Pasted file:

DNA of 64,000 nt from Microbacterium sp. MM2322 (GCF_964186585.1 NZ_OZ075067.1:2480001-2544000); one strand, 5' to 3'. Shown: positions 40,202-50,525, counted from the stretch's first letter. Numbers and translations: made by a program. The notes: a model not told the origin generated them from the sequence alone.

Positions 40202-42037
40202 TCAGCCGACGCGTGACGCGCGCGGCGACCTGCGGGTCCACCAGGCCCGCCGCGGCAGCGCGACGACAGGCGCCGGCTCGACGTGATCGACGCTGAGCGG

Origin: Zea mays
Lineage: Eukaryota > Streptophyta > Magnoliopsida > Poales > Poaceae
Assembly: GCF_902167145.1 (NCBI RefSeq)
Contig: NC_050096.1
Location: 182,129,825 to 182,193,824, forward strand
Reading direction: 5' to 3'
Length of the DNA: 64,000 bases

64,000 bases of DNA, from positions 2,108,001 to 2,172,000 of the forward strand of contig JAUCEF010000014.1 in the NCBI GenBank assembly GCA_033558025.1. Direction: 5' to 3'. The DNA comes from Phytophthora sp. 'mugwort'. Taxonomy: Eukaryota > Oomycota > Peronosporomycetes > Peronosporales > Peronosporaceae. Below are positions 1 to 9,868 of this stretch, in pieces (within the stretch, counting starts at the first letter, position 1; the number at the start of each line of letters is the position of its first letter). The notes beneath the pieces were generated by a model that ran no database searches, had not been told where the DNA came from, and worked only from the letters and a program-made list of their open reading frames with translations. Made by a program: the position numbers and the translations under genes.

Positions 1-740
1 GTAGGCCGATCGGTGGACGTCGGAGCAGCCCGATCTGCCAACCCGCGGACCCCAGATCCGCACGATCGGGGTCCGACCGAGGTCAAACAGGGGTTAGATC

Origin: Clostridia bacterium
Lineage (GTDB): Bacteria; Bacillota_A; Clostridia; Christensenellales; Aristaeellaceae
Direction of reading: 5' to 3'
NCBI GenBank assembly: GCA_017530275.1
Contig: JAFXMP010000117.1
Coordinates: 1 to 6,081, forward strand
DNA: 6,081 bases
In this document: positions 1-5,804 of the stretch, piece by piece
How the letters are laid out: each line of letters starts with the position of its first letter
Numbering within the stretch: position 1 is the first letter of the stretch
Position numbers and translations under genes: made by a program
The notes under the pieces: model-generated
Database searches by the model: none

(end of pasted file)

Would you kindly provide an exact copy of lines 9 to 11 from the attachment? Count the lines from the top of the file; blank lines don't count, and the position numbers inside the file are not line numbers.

Reading direction: 5' to 3'
Length of the DNA: 64,000 bases

64,000 bases of DNA, from positions 2,108,001 to 2,172,000 of the forward strand of contig JAUCEF010000014.1 in the NCBI GenBank assembly GCA_033558025.1. Direction: 5' to 3'. The DNA comes from Phytophthora sp. 'mugwort'. Taxonomy: Eukaryota > Oomycota > Peronosporomycetes > Peronosporales > Peronosporaceae. Below are positions 1 to 9,868 of this stretch, in pieces (within the stretch, counting starts at the first letter, position 1; the number at the start of each line of letters is the position of its first letter). The notes beneath the pieces were generated by a model that ran no database searches, had not been told where the DNA came from, and worked only from the letters and a program-made list of their open reading frames with translations. Made by a program: the position numbers and the translations under genes.